Photo-Op Impossible

I’m not a fan of ‘photo-ops’, arranged scenes set up for the press to take photos. Of course in a sense almost all the events and protests I photograph are arranged, and often very much with the possibility of press coverage in mind, though sometimes – for example too often with Stop the War events – you find the stewards do their best to frustrate photographers trying to get good pictures. So much so that I remember one time where we all sat down with our cameras on the tarmac in front of a march going down Park Lane.

But photo-ops are well meaning attempts to present what the organisers think will make a good picture.  Usually the problem is that they are just boring, and also many of us like to have a little more chaos and show things how they are.  Of course some of the press photographers are very much to blame – they like having things made easy for them.

There are photographers working for newspapers who like to set everything up. My heart sinks when one such decides to take charge of an event and to “set things up so we can get some good pictures” and procedes to get in the way of all of us and produce some massive cliche.  Of course sometimes you can still continue to take pictures, ignoring their concept and perhaps concentrating on smaller parts of the subject. He may want a wooden image of all 27 bishops present but you can still photograph the one who  is telling his neighbour a risque joke – and the reaction it causes – even bishops don’t respond too well to herding.

Another hate of mine is “Lets all move back boys, and we can all get a good picture”, usually coming from someone who saw a picture opportunity too late to get there. Or perhaps just can’t be bothered to change to a wide-angle lens. It’s always said when if anything I’d like to get in closer. You can be too close to people when photographing them – and when the only possible lens to use is a fisheye you probably are, though I do like my full-frame (on the D300) fisheye.

Yesterday,  a demonstration outside the Ministry of Energy & Climate Change  (from both title and policies its hard to tell whether they are for or against it) came one of those almost impossible to photograph ideas, with protesters getting down on the roadway to try to spell out the words


with their bodies. It was a scene that demanded to be photographed from around 100 ft above, and my feet were firmly on earth.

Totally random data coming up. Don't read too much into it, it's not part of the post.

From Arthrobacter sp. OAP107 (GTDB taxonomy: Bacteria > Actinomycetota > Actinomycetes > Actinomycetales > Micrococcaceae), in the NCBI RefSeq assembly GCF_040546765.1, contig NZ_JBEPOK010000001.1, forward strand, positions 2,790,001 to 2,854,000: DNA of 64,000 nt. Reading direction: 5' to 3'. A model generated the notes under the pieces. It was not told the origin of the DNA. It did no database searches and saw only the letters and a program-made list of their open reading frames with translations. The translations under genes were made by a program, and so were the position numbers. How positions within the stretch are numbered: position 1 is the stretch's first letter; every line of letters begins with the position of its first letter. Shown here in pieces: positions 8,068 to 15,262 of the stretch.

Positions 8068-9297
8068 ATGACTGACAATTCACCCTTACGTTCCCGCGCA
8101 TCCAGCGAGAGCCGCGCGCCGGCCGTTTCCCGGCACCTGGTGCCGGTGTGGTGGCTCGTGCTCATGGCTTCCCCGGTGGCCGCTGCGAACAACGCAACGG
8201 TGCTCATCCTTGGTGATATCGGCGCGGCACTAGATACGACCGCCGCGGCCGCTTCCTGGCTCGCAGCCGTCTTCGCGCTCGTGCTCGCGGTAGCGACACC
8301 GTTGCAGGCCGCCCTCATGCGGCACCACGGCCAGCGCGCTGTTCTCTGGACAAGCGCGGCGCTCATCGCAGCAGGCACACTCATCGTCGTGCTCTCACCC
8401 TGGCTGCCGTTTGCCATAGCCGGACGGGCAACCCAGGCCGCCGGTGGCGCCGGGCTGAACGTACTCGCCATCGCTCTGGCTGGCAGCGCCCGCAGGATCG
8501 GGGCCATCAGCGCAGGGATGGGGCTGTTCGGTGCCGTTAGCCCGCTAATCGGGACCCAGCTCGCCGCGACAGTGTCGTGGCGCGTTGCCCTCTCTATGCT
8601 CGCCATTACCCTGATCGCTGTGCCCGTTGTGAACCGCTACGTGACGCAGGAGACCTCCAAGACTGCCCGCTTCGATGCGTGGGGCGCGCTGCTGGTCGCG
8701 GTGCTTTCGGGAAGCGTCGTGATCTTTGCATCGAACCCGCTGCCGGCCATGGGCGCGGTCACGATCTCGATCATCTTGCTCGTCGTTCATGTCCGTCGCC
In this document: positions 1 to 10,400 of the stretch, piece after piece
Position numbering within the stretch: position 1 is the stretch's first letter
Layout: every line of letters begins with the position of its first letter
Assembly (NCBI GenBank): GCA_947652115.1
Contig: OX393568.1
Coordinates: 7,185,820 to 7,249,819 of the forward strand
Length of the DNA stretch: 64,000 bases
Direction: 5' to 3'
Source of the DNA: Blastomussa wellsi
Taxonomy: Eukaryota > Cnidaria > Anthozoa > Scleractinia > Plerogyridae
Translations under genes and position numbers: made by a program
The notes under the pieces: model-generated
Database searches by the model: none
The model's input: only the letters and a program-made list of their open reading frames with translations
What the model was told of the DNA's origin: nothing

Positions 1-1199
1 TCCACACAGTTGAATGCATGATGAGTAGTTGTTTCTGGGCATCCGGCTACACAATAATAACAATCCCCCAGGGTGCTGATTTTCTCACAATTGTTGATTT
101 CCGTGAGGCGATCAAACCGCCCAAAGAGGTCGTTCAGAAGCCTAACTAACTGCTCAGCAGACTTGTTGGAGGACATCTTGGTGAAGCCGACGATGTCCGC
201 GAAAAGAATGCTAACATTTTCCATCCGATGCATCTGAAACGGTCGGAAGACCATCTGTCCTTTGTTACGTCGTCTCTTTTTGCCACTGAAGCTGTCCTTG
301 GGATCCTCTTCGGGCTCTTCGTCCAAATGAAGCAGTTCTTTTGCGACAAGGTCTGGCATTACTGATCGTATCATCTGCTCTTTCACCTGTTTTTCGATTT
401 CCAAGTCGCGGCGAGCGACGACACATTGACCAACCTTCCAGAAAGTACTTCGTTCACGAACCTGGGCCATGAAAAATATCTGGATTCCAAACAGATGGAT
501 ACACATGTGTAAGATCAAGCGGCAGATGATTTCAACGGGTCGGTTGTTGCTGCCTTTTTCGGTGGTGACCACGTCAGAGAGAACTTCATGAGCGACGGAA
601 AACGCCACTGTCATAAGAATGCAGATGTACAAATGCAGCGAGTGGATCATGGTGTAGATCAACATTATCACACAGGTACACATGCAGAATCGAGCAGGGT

[Vestas Blades UK  are the only UK manufacturers of wind turbine blades whose owners want to move production to the USA to take advantage of government funding available there – no connection with matches or curries.]

They made quite a wide target, and even with a 12mm ultrawide on the D300 I had to stand well back to get the whole message in.  Although it was obviously hopeless I took a few frames, though with a less wide lens to minimise distortion.

© 2009 Peter Marshall.

Then I switched to the 10.5mm fisheye and moved in close to the people on the ground. With its 180 degree diagonal view (and 147 degrees horizontal) getting everyone in wasn’t a problem. I got as high as I possibly could by a ‘Hail Mary’, holding the camera at arms length above my head and pointing it down towards them. It still wasn’t high enough, but the best I could do. I could perhaps have gone in a little closer, but I knew that I might need plenty of subject matter around the central scene for the later work.

© 2009 Peter Marshall.

Then at home it was time for Photoshop, and some perspective correction and cropping and more. I spent far too long trying out various approaches that gave results like this.

© 2009 Peter Marshall.

Not a great result, but I think the best I could do in the situation.

More about the actual event on My London Diary shortly.

2 Responses to “Photo-Op Impossible”

  1. D300 has x1.5 or x1.6 to lens ?

  2. 1.5x

    The Nikon 10.5mm is a fisheye for this format – effectively it produces an image circle which is everything in front of the camera – 180 degrees, but the sensor is a rectangle within this circle with the 4 corners actually on the perimeter circle. So across the diagonal of the image you have a 180 degree view, but horizontally it is only something like 147 degrees and vertically around 90 degrees – I forget the exact figures.

    The equivalent for the FX format is the 16mm f2.8 from Nikon.

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